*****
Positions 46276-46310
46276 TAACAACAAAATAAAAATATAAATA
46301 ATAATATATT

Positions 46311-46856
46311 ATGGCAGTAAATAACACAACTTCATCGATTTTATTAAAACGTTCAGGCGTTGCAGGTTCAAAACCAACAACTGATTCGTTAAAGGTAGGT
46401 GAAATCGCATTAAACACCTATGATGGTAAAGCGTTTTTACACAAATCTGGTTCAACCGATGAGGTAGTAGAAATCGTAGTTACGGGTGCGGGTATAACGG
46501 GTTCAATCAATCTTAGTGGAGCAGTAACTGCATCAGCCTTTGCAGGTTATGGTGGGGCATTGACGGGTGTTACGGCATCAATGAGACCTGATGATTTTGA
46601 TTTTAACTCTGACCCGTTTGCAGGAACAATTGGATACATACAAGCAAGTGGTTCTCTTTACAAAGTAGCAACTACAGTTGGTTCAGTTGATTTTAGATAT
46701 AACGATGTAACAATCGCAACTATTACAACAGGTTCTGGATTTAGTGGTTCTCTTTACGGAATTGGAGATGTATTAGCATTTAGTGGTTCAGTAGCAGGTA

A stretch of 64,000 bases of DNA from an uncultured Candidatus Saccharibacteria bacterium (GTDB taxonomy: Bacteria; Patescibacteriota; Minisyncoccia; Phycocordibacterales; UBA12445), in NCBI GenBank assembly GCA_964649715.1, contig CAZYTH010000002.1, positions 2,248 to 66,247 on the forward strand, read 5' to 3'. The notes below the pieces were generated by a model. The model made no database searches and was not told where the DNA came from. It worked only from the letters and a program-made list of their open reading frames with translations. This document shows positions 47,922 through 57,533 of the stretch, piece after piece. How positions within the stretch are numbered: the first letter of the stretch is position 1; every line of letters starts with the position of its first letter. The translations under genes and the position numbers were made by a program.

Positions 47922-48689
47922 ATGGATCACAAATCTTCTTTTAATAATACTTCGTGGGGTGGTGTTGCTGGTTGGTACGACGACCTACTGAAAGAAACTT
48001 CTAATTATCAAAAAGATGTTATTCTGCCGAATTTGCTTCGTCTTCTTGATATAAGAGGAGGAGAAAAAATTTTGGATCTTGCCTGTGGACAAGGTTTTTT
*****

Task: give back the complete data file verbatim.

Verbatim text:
Positions 46276-46310
46276 TAACAACAAAATAAAAATATAAATA
46301 ATAATATATT

Positions 46311-46856
46311 ATGGCAGTAAATAACACAACTTCATCGATTTTATTAAAACGTTCAGGCGTTGCAGGTTCAAAACCAACAACTGATTCGTTAAAGGTAGGT
46401 GAAATCGCATTAAACACCTATGATGGTAAAGCGTTTTTACACAAATCTGGTTCAACCGATGAGGTAGTAGAAATCGTAGTTACGGGTGCGGGTATAACGG
46501 GTTCAATCAATCTTAGTGGAGCAGTAACTGCATCAGCCTTTGCAGGTTATGGTGGGGCATTGACGGGTGTTACGGCATCAATGAGACCTGATGATTTTGA
46601 TTTTAACTCTGACCCGTTTGCAGGAACAATTGGATACATACAAGCAAGTGGTTCTCTTTACAAAGTAGCAACTACAGTTGGTTCAGTTGATTTTAGATAT
46701 AACGATGTAACAATCGCAACTATTACAACAGGTTCTGGATTTAGTGGTTCTCTTTACGGAATTGGAGATGTATTAGCATTTAGTGGTTCAGTAGCAGGTA

A stretch of 64,000 bases of DNA from an uncultured Candidatus Saccharibacteria bacterium (GTDB taxonomy: Bacteria; Patescibacteriota; Minisyncoccia; Phycocordibacterales; UBA12445), in NCBI GenBank assembly GCA_964649715.1, contig CAZYTH010000002.1, positions 2,248 to 66,247 on the forward strand, read 5' to 3'. The notes below the pieces were generated by a model. The model made no database searches and was not told where the DNA came from. It worked only from the letters and a program-made list of their open reading frames with translations. This document shows positions 47,922 through 57,533 of the stretch, piece after piece. How positions within the stretch are numbered: the first letter of the stretch is position 1; every line of letters starts with the position of its first letter. The translations under genes and the position numbers were made by a program.

Positions 47922-48689
47922 ATGGATCACAAATCTTCTTTTAATAATACTTCGTGGGGTGGTGTTGCTGGTTGGTACGACGACCTACTGAAAGAAACTT
48001 CTAATTATCAAAAAGATGTTATTCTGCCGAATTTGCTTCGTCTTCTTGATATAAGAGGAGGAGAAAAAATTTTGGATCTTGCCTGTGGACAAGGTTTTTT